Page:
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Should You Be Tempted To Sell Central Pacific Financial Corp (CPF) Because Of Its PE Ratio?

Ricardo Landis

Central Pacific Financial Corp (NYSE:CPF) is currently trading at a trailing P/E of 20.3x, which is higher than the industry average of 18.3x. While this makes CPF appear like a stock to avoid or sell if you own it, you might change your mind after I explain the assumptions behind the P/E ratio. Today, I will explain what the P/E ratio is as well as what you should look out for when using it. Check out our latest analysis for Central Pacific Financial

Demystifying the P/E ratio

NYSE:CPF PE PEG Gauge Oct 3rd 17

A common ratio used for relative valuation is the P/E ratio. It compares a stock’s price per share to the stock’s earnings per share. A more intuitive way of understanding the P/E ratio is to think of it as how much investors are paying for each dollar of the company’s earnings.

P/E Calculation for CPF

Price-Earnings Ratio = Price per share ÷ Earnings per share

CPF Price-Earnings Ratio = 32.18 ÷ 1.586 = 20.3x

The P/E ratio itself doesn’t tell you a lot; however, it becomes very insightful when you compare it with other similar companies. Our goal is to compare the stock’s P/E ratio to the average of companies that have similar attributes to CPF, such as company lifetime and products sold. A common peer group is companies that exist in the same industry, which is what I use. Since CPF's P/E of 20.3x is higher than its industry peers (18.3x), it means that investors are paying more than they should for each dollar of CPF's earnings. As such, our analysis shows that CPF represents an over-priced stock.

Assumptions to watch out for

While our conclusion might prompt you to sell your CPF shares immediately, there are two important assumptions you should be aware of. The first is that our “similar companies” are actually similar to CPF, or else the difference in P/E might be a result of other factors. For example, if you compared higher growth firms with CPF, then its P/E would naturally be lower since investors would reward its peers’ higher growth with a higher price. The second assumption that must hold true is that the stocks we are comparing CPF to are fairly valued by the market. If this does not hold, there is a possibility that CPF’s P/E is lower because our peer group is overvalued by the market.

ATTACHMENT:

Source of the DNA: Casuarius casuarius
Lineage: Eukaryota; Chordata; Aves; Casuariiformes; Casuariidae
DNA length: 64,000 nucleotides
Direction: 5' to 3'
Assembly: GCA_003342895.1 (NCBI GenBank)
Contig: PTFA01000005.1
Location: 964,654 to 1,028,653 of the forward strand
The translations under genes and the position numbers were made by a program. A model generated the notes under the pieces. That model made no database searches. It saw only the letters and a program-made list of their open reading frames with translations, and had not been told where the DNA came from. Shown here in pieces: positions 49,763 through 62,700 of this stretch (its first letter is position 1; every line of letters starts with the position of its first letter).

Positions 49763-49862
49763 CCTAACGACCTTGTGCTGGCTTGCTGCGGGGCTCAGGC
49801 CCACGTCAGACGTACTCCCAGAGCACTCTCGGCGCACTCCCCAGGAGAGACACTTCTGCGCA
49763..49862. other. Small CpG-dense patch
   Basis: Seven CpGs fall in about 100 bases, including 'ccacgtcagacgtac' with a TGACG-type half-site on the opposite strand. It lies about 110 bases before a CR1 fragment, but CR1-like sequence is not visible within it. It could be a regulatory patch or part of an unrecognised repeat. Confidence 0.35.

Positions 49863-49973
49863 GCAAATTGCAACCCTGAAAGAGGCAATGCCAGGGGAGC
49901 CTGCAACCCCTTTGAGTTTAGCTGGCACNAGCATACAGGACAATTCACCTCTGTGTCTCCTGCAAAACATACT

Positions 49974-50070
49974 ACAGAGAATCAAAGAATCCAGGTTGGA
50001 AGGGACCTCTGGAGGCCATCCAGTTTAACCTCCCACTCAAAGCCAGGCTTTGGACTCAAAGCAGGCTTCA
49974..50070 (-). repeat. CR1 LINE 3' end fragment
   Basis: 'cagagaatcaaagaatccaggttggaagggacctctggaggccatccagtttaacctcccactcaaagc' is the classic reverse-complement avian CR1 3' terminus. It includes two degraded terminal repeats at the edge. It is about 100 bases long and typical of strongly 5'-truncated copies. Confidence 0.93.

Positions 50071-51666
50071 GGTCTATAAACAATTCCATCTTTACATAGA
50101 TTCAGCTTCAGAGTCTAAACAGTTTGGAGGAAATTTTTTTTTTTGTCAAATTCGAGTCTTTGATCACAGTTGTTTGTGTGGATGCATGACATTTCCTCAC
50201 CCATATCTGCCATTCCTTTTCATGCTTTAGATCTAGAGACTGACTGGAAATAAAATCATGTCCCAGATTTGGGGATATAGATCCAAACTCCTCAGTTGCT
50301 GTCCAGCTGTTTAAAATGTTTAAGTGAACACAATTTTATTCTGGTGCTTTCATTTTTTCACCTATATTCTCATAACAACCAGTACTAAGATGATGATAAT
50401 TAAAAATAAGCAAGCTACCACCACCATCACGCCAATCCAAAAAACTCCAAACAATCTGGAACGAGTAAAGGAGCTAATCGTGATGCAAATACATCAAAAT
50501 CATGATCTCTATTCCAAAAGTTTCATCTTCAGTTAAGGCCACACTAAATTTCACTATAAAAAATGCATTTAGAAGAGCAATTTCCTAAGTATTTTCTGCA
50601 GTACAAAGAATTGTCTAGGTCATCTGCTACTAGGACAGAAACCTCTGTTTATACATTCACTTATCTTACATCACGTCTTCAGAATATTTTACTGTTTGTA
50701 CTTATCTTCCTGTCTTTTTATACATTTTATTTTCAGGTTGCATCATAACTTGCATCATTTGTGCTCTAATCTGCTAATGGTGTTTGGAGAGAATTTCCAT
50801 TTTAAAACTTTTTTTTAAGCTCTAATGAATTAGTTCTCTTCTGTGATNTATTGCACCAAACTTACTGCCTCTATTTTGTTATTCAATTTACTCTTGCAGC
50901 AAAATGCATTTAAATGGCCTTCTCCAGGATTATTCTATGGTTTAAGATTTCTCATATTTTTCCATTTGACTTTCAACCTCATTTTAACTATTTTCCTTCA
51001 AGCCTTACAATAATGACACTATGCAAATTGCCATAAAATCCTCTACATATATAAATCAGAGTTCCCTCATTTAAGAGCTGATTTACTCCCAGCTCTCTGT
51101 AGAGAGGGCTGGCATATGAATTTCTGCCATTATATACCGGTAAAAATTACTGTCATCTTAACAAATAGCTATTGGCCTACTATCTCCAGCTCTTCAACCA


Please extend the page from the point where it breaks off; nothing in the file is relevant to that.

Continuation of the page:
What this means for you:

Are you a shareholder? If your personal research into the stock confirms what the P/E ratio is telling you, it might be a good time to rebalance your portfolio and reduce your holdings in CPF. But keep in mind that the usefulness of relative valuation depends on whether you are comfortable with making the assumptions I mentioned above.

Are you a potential investor? If CPF has been on your watch list for a while, it is best you also consider its intrinsic valuation. Looking at PE on its own will not give you the full picture of the stock as an investment, so I suggest you should also look at other relative valuation metrics like EV/EBITDA or PEG.

PE is one aspect of your portfolio construction to consider when holding or entering into a stock. But it is certainly not the only factor. Take a look at our most recent infographic report on Central Pacific Financial for a more in-depth analysis of the stock to help you make a well-informed investment decision. Since we know a limitation of PE is it doesn't properly account for growth, you can use our free platform to see my list of stocks with a high growth potential and see if their PE is still reasonable.


To help readers see pass the short term volatility of the financial market, we aim to bring you a long-term focused research analysis purely driven by fundamental data. Note that our analysis does not factor in the latest price sensitive company announcements.

The author is an independent contributor and at the time of publication had no position in the stocks mentioned.